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STRIPED TOGA Eggplant Seeds Heirloom Aubergine 2.25 - 4

STRIPED TOGA Eggplant Seeds...

Ціна 2,25 €
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<!DOCTYPE html> <html> <head> <meta http-equiv="Content-Type" content="text/html; charset=UTF-8" /> </head> <body> <h2>STRIPED TOGA Eggplant Seeds (Solanum aethiopicum)</h2> <h2><span style="color: #ff0000;"><strong>Price for Package of 10 seeds.</strong></span></h2> <p>Not only beautiful, it is delicious also! Eggplant heirloom variety, the plants are high yielding, the oval shaped fruits grow in small clusters together, fruit size is about fruits 7.5cm long x 2.5cm. The fruit start green with darker green stripes later turning yellow and beautiful glossy orange with green stripes. Highly decorative for flower arrangements and fruit plates. The small fruits are edible. Plant high 1-1.20m</p> <h2>Current Facts</h2> <p><span>Toga eggplants, botanically classified as Solanum aethiopicum, are a rare heirloom variety belonging to the Solanaceae, or nightshade family, which contains 3,000 species including tomatoes, peppers, and potatoes. Also known as Striped Toga eggplants, Toga eggplants are mostly used as an ornamental in home gardens. Toga eggplants can be left hanging on the stems and used in fresh or dry floral arrangements where they will last for several months.</span></p> <h2>Nutritional Value</h2> <p><span>Toga eggplants contain small amounts of protein, starch, and minerals like calcium, iron, and potassium. </span></p> <h2>Applications</h2> <p><span>Toga eggplants are best suited for cooked applications such as grilling, frying, and sautéing. They are popularly sautéed and used alongside other vegetables in stews as their flavor alone can be bitter. Toga eggplants retain their color when fried and can add an attractive dash of color to dishes. They can also be grilled on skewers and served as a side dish or incorporated into curries for added crunch. Toga eggplants pair well with tomatoes, peppers, feta, garlic, onions, and meats such as chicken or pork. Toga eggplants will keep up to a week when stored whole in the refrigerator. </span></p> <h2>Ethnic/Cultural Info</h2> <p><span>Toga eggplants are thought to have been created from African varieties of eggplant. Eggplants in Africa are used as a staple cooking ingredient and are sometimes dried in rural areas that struggle with access to electricity and refrigeration. In Ghana, eggplants are among the most-consumed vegetable and are commonly eaten raw or used in stews. </span></p> <h2>Geography/History</h2> <p><span>Toga eggplants are believed to have originated in sub-Saharan Africa and were brought to Europe via the slave trade where they are commercially produced today. Toga eggplants can be found at specialty grocers and farmers markets in Europe, Africa, South America, and the United States. </span></p> </body> </html>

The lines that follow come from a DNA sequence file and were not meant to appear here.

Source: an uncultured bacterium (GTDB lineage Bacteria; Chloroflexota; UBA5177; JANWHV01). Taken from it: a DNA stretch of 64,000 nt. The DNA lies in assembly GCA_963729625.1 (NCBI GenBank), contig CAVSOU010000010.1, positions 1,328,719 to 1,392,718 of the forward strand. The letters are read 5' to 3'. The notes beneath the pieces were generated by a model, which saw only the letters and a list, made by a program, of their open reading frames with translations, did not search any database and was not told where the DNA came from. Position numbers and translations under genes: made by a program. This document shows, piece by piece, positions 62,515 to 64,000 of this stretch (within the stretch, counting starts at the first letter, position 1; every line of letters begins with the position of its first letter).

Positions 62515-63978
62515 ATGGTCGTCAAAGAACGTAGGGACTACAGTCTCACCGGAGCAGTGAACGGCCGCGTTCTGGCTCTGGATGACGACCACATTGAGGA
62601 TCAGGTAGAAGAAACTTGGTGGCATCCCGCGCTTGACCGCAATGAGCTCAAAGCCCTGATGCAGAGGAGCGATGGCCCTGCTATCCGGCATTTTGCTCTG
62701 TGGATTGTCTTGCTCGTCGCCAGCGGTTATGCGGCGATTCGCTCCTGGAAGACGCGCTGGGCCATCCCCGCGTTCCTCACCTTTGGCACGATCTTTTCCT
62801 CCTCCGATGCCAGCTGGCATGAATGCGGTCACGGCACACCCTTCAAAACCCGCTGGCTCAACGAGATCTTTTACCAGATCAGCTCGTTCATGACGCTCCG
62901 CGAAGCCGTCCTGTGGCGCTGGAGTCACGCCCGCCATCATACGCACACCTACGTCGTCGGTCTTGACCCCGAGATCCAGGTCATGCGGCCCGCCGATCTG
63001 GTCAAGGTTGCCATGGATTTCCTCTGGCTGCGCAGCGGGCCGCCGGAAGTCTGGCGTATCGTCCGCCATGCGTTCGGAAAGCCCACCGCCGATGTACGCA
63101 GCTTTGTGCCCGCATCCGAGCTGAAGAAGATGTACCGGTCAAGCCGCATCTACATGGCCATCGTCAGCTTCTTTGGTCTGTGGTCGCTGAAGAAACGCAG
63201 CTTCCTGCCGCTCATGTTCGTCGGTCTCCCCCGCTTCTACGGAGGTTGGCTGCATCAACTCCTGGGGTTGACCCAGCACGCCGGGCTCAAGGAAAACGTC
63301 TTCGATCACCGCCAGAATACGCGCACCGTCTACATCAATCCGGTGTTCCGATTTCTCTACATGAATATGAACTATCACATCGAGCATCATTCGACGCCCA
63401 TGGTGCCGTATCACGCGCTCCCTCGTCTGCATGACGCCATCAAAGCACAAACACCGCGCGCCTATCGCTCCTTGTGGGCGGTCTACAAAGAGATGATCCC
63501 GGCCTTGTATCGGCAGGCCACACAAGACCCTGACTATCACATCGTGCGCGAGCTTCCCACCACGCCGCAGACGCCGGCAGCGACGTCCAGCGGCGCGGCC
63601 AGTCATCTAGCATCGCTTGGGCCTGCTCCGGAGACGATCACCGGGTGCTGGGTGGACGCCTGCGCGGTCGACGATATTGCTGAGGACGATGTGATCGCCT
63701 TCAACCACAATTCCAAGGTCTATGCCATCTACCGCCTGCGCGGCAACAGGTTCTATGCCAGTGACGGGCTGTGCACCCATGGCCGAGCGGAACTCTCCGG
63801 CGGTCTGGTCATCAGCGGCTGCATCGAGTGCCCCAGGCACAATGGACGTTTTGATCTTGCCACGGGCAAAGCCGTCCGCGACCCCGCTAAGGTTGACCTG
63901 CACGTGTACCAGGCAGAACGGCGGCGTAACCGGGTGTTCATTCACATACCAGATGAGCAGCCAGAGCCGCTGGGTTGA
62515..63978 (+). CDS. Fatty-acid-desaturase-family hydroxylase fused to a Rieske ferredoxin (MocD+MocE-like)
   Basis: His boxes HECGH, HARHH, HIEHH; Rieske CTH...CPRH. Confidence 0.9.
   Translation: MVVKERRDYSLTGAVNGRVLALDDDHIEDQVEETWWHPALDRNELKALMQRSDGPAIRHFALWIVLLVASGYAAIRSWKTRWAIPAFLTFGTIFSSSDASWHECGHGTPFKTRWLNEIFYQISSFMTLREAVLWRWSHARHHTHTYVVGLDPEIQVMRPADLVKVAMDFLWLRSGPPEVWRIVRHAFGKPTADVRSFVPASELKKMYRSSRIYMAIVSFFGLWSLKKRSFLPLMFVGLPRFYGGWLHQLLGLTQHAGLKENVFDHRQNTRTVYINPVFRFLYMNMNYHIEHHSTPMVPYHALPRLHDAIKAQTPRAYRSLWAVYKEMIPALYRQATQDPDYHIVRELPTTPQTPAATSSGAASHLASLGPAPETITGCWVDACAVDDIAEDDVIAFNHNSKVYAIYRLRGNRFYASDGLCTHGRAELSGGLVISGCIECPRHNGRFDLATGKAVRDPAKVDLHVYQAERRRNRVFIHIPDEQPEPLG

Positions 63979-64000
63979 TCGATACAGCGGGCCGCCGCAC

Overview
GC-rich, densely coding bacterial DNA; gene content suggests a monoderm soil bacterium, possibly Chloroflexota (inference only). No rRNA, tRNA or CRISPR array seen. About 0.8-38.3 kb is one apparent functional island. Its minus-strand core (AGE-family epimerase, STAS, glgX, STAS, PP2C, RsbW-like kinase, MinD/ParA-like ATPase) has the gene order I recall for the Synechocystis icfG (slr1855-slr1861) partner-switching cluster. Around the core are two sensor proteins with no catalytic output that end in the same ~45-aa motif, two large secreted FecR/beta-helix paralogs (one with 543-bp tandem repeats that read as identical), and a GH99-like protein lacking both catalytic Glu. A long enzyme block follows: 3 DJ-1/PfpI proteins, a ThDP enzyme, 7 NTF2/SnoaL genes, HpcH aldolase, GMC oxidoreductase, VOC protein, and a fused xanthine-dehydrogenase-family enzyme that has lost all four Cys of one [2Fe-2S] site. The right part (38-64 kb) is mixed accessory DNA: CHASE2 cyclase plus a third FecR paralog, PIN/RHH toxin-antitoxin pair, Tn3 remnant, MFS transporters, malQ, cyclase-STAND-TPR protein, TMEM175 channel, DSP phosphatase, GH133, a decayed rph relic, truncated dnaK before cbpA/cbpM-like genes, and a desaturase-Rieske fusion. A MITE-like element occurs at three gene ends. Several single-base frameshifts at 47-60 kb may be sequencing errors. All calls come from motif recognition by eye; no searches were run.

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STRIPED TOGA Eggplant Seeds Heirloom Aubergine 2.25 - 4